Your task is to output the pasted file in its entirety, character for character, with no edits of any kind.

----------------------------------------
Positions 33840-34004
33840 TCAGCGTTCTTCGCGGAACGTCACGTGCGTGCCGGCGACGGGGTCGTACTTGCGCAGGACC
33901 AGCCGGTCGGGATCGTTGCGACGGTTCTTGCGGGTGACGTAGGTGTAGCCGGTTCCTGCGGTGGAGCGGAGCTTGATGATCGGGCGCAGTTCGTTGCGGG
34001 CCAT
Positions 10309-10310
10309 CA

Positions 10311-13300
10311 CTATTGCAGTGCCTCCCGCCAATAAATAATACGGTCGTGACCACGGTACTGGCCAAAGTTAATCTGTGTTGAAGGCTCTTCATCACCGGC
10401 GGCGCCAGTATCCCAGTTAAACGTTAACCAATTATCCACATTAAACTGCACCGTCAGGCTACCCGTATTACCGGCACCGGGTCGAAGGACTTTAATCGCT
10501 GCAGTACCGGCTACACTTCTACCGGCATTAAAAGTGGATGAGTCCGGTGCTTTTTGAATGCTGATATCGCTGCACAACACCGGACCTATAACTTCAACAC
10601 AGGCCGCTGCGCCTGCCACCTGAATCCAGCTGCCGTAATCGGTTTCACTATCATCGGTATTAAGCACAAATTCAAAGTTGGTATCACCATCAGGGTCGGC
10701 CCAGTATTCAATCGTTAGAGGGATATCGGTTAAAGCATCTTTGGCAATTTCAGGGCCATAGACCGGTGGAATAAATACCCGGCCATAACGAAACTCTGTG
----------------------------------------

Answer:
Positions 33840-34004
33840 TCAGCGTTCTTCGCGGAACGTCACGTGCGTGCCGGCGACGGGGTCGTACTTGCGCAGGACC
33901 AGCCGGTCGGGATCGTTGCGACGGTTCTTGCGGGTGACGTAGGTGTAGCCGGTTCCTGCGGTGGAGCGGAGCTTGATGATCGGGCGCAGTTCGTTGCGGG
34001 CCAT
Positions 10309-10310
10309 CA

Positions 10311-13300
10311 CTATTGCAGTGCCTCCCGCCAATAAATAATACGGTCGTGACCACGGTACTGGCCAAAGTTAATCTGTGTTGAAGGCTCTTCATCACCGGC
10401 GGCGCCAGTATCCCAGTTAAACGTTAACCAATTATCCACATTAAACTGCACCGTCAGGCTACCCGTATTACCGGCACCGGGTCGAAGGACTTTAATCGCT
10501 GCAGTACCGGCTACACTTCTACCGGCATTAAAAGTGGATGAGTCCGGTGCTTTTTGAATGCTGATATCGCTGCACAACACCGGACCTATAACTTCAACAC
10601 AGGCCGCTGCGCCTGCCACCTGAATCCAGCTGCCGTAATCGGTTTCACTATCATCGGTATTAAGCACAAATTCAAAGTTGGTATCACCATCAGGGTCGGC
10701 CCAGTATTCAATCGTTAGAGGGATATCGGTTAAAGCATCTTTGGCAATTTCAGGGCCATAGACCGGTGGAATAAATACCCGGCCATAACGAAACTCTGTG